ALL MY SONS at the Intiman Theatre: A Powerhouse of a Play

Like many people, my first exposure to Arthur Miller was reading The Crucible when I was in high school. Of course, everyone also watched the movie. Who can forget Winona Ryder feigning evil while batting her doe eyes?
It was this stereotypical introduction that made me excited to see Intiman Theatre’s production of “All My Sons.” I wanted to revisit Miller with fresh eyes, an older perspective and without a study guide or Winona Ryder haunting my opinion.
Long story short, “All My Sons” was a powerhouse production. The credit belongs in equal parts to Miller’s playwriting and the Intiman’s interpretation.
Miller wrote “All My Sons” in 1947 and it was his first commercially-successful play. Even though the backdrop is post-WWII society, the themes are so relevant that it easily transfers to modern society. While director Valerie Curtis-Newton did not change the era, she chose to set the play in an interracial neighborhood of Seattle’s Central District rather than Miller’s original vision of a homogenous Ohio town.
The Keller family is personally and professionally dealing with the lingering impacts of war. Joe Keller (Chuck Cooper) is the patriarch and a businessman who made his fortune producing military parts. Far from the stereotype of a business shark, he initially seems to be a jovial family man who loves entertaining the neighborhood children. His business partner is his adoring son Chris (Reginald Andre Jackson), a WWII veteran and hero. The family matriarch, Kate (Margo Moorer), endearingly nags both her husband and son.
Numerous secrets lurk beneath the veneer of the all-American family, however. Another son, Larry, went missing during the war. Fissures develop between the family members who believe he is dead and those who hold onto hope – perhaps delusionally. Happy-go-lucky Joe and his business partner, the unseen Steve Deever, were implicated in a wartime scam of selling faulty airplane parts that resulted in pilot casualties. In yet another twist, Joe’s former partner is the father of Ann (Nicole Lewis), Larry’s former girlfriend.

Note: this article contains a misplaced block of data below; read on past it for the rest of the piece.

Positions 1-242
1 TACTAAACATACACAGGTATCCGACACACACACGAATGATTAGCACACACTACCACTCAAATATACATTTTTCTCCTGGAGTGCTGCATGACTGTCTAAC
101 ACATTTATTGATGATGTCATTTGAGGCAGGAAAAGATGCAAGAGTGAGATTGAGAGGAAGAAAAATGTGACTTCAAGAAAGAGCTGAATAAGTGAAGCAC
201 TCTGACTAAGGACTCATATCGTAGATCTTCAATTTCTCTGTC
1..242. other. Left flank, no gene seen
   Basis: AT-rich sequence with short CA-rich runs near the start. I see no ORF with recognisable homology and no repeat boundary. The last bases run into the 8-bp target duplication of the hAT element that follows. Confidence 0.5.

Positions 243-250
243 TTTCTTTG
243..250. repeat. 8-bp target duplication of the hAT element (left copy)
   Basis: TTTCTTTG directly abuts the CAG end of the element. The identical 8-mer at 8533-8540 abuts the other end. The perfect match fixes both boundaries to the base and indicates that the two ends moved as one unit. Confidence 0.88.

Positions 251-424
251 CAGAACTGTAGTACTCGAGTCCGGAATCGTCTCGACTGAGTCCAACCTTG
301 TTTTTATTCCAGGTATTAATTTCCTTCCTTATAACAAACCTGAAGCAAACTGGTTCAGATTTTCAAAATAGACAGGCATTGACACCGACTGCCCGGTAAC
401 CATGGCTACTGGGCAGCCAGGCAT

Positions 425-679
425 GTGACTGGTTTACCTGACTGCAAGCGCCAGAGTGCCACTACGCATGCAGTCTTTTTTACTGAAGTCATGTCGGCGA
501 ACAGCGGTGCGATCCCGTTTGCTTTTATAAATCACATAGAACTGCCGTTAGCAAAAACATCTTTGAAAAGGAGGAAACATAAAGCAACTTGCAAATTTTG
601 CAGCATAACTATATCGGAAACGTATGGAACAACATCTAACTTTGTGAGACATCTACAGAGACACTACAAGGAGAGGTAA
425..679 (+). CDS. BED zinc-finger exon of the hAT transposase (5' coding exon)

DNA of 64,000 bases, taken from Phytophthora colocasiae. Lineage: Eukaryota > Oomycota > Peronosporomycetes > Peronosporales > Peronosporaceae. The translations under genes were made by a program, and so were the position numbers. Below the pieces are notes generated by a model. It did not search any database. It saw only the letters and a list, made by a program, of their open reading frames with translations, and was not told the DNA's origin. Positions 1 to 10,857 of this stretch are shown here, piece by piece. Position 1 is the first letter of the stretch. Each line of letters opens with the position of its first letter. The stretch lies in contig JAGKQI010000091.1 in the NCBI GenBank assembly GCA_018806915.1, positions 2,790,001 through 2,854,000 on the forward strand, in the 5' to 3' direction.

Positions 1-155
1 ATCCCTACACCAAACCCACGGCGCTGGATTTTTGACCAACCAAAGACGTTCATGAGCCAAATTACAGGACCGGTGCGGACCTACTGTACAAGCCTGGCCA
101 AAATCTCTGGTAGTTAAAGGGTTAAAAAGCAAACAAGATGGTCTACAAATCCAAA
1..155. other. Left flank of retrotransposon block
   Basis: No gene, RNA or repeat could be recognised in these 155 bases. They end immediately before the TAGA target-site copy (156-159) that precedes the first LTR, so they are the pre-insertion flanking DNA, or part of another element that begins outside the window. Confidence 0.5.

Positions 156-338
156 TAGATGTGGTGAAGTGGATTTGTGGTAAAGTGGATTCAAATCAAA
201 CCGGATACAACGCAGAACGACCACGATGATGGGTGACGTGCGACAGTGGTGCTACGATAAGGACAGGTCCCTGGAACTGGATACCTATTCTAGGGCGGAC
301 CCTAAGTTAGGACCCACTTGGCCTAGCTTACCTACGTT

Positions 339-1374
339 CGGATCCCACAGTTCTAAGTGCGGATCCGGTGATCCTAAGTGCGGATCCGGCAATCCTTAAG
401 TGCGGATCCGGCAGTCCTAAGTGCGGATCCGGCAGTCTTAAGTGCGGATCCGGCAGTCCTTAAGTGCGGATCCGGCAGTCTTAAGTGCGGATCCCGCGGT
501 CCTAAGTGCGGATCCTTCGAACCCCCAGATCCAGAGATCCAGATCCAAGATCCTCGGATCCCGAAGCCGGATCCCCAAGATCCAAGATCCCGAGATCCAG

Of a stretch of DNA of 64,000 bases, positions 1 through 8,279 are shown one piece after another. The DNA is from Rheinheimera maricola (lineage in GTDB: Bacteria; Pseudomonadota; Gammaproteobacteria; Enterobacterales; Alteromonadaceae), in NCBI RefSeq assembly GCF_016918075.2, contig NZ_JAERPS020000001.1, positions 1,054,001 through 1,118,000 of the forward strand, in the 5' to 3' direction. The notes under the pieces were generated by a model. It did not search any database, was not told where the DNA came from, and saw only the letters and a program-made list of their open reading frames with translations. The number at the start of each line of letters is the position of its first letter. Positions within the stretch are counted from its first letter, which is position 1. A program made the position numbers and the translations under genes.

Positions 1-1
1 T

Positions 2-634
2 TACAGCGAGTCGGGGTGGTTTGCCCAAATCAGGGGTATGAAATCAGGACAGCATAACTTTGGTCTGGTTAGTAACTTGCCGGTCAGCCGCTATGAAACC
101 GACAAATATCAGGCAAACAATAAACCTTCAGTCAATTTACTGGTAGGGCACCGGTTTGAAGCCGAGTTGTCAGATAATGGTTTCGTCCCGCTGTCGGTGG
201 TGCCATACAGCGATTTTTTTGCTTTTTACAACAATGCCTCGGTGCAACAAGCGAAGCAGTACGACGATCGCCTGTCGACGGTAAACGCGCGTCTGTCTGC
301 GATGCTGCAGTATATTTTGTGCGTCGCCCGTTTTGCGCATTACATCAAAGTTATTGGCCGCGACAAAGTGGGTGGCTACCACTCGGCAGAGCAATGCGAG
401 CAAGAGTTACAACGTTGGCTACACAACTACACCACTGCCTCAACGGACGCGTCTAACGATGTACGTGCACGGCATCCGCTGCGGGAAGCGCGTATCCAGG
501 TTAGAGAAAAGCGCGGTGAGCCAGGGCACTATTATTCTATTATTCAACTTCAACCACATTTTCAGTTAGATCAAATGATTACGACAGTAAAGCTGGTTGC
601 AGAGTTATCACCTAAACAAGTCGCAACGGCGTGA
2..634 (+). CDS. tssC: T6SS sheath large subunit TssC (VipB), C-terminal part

The play has all of Miller’s signature themes – deceit, betrayal and the question of redemption. As the play unfolds, the issues of conscience become increasingly layered and complicated. The actors do a universally good job of imparting their characters with dimension. Jackson plays the son Chris with absolutely believable sincerity and idealism. As the secrets spill out, no character can clearly be labelled as good or bad. It is easy to simultaneously feel disgust and sympathy. Cooper is particularly effective in displaying the complexities of Joe Keller’s character.
If you have any familiarity with Miller’s works, it shouldn’t be a surprise that this play is not filled with puppies and rainbows. It is heart wrenching to watch the unraveling of ideals. However, it is gripping and suspenseful. Even at intermission, I would not let myself guess where the plot was headed. IThere is foreshadowing, but you don’t want to see it. As an audience member, I felt a sense of denial similar to what the characters felt. It helped me understand their mindset. With society’s current discussions regarding the impacts of war(s) and also the discussion of corporate versus personal conscience, this is a play worth seeing.
Besides, it’s better than the Miller you remember from high school. There isn’t a pop quiz and Winona Ryder is nowhere to be seen.
“All My Sons” played through April 17.

By Deanna Duff

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